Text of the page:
Judges have declared human rights violations in a complaint from a Croatian woman who alleged she was forced into prostitution.
In it’s 19 July Chamber judgment in the case of S.M. v. Croatia (application no. 60561/14) the European Court of Human Rights held, by six votes to one, that there had been:
a violation of Article 4 (prohibition of slavery and of forced labour) of the European Convention on Human Rights.
As just satisfaction (Article 41), the Court held that Croatia was to pay the applicant 5,000 euros (EUR) in respect of non-pecuniary damage.
The applicant, Ms S.M., is a Croatian national who was born in 1990 and lives in Z.
The applicant lodged a criminal complaint in September 2012, alleging that a man had forced her into prostitution over several months in mid-2011. She alleged that the man, a former police officer, had driven her to meet clients, had made her give him half of the money she had earned from providing sexual services and had threatened her and punished her if she did not comply with his demands.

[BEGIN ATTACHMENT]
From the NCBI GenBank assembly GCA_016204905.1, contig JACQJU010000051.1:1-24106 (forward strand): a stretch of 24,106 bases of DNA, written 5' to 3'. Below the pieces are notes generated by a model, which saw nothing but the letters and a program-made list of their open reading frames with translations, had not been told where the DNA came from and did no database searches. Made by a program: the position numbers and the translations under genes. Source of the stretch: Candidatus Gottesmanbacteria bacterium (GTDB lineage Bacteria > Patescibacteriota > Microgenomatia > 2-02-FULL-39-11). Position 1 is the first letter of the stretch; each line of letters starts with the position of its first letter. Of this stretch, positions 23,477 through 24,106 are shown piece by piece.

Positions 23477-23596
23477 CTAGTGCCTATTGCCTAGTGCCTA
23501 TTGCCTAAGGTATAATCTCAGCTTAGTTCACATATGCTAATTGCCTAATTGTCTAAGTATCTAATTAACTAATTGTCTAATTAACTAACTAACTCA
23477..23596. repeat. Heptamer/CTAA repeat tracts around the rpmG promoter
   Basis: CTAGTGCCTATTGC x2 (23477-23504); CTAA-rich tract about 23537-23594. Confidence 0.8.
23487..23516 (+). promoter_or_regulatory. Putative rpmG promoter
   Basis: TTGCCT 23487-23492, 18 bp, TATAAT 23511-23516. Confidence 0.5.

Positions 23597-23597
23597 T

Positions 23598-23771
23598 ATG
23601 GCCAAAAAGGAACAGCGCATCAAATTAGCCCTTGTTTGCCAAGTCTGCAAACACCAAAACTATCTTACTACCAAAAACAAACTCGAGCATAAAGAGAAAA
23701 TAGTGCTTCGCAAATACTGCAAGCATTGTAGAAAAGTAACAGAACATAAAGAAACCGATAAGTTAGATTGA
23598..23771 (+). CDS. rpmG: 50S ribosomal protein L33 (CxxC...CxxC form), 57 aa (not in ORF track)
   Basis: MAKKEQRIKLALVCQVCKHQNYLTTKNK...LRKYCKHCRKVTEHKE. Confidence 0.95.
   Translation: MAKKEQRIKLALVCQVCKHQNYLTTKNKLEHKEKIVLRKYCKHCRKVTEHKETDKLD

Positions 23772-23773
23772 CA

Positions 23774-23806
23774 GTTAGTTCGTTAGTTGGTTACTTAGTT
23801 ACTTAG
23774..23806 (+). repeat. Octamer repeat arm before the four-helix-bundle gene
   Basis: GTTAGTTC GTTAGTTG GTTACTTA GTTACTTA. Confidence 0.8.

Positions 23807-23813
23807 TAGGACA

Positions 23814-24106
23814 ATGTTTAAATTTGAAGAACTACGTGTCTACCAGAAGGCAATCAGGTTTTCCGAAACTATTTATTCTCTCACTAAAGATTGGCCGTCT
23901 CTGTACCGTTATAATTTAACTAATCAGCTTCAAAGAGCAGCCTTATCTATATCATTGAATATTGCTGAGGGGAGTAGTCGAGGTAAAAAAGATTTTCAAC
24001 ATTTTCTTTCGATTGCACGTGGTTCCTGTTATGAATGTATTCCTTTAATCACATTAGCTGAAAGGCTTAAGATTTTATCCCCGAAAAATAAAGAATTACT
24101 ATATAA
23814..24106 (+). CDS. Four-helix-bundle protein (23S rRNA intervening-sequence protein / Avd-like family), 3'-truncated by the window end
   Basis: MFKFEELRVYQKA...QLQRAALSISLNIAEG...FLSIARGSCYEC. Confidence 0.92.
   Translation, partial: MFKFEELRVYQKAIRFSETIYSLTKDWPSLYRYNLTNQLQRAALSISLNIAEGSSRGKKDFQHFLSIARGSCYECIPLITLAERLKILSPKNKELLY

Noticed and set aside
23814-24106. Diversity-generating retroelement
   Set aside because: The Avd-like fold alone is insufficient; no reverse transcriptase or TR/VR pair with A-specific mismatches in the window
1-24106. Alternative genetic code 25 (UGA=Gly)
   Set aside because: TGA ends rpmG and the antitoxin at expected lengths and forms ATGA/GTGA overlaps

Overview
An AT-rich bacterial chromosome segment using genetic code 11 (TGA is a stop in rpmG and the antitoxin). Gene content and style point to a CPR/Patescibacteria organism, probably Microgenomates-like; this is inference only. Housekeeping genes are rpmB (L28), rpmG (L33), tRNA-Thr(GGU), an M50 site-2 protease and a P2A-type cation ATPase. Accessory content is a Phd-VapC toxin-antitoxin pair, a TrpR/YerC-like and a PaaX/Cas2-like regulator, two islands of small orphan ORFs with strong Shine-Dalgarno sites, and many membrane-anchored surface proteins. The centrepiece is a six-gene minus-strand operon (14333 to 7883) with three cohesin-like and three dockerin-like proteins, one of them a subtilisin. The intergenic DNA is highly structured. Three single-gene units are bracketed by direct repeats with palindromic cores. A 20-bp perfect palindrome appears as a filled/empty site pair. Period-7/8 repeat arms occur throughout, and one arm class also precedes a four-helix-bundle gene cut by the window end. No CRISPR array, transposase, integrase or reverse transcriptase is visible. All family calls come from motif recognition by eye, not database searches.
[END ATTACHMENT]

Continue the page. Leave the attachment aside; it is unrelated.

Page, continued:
At the end of 2012 the man was indicted and the applicant was officially given the status of victim of human trafficking.
After an investigation, the man was brought to trial in 2013. However, he was acquitted of forcing the applicant into prostitution. The courts found the applicant’s testimony incoherent and unreliable.
They therefore concluded that the prosecution had failed to provide sufficient evidence for a conviction, and that the applicant had given sexual services voluntarily.
An appeal by the State Attorney’s Office was dismissed in January 2014, while a constitutional complaint by the applicant was declared inadmissible in June of the same year.
The applicant alleged in particular that the authorities had failed to respond adequately to her complaint and that Croatia lacked a proper legal framework to deal with such issues.
First, the European court ruled that Article 4 could be applied in cases such as the applicant’s involving human trafficking and exploitation of women for the purposes of prostitution, even if there had been no international element to her case.
The European court then went on to find that, although there was an adequate legal framework in Croatia for criminalising trafficking in human beings, forced prostitution and exploitation of prostitution, there had been shortcomings in the authorities’ investigation into her case.
In particular, they had not interviewed all the possible witnesses and, in finding that she had voluntarily given sexual services to acquit the accused, had taken no account of international laws on human trafficking according to which the consent of the victim was irrelevant.